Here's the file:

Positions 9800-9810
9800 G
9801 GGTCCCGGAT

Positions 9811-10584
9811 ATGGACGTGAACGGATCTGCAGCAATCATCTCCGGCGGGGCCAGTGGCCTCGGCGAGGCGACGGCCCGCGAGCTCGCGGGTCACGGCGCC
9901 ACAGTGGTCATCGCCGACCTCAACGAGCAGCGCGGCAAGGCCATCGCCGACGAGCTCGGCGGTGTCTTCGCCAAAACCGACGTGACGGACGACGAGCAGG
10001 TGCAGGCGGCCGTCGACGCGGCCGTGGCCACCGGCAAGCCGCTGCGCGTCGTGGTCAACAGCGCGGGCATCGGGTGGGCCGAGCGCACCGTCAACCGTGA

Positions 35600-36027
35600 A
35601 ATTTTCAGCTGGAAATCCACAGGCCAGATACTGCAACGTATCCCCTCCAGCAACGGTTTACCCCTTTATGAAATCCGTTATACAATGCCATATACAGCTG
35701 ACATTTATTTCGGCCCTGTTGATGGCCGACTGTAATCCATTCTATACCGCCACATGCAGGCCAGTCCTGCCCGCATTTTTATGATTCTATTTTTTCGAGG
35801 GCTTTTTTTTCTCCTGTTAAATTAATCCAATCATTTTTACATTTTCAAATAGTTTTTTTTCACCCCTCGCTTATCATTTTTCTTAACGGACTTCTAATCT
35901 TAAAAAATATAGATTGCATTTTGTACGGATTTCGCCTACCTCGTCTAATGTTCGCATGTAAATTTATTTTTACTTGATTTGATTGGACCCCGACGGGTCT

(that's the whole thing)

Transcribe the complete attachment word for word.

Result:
Positions 9800-9810
9800 G
9801 GGTCCCGGAT

Positions 9811-10584
9811 ATGGACGTGAACGGATCTGCAGCAATCATCTCCGGCGGGGCCAGTGGCCTCGGCGAGGCGACGGCCCGCGAGCTCGCGGGTCACGGCGCC
9901 ACAGTGGTCATCGCCGACCTCAACGAGCAGCGCGGCAAGGCCATCGCCGACGAGCTCGGCGGTGTCTTCGCCAAAACCGACGTGACGGACGACGAGCAGG
10001 TGCAGGCGGCCGTCGACGCGGCCGTGGCCACCGGCAAGCCGCTGCGCGTCGTGGTCAACAGCGCGGGCATCGGGTGGGCCGAGCGCACCGTCAACCGTGA

Positions 35600-36027
35600 A
35601 ATTTTCAGCTGGAAATCCACAGGCCAGATACTGCAACGTATCCCCTCCAGCAACGGTTTACCCCTTTATGAAATCCGTTATACAATGCCATATACAGCTG
35701 ACATTTATTTCGGCCCTGTTGATGGCCGACTGTAATCCATTCTATACCGCCACATGCAGGCCAGTCCTGCCCGCATTTTTATGATTCTATTTTTTCGAGG
35801 GCTTTTTTTTCTCCTGTTAAATTAATCCAATCATTTTTACATTTTCAAATAGTTTTTTTTCACCCCTCGCTTATCATTTTTCTTAACGGACTTCTAATCT
35901 TAAAAAATATAGATTGCATTTTGTACGGATTTCGCCTACCTCGTCTAATGTTCGCATGTAAATTTATTTTTACTTGATTTGATTGGACCCCGACGGGTCT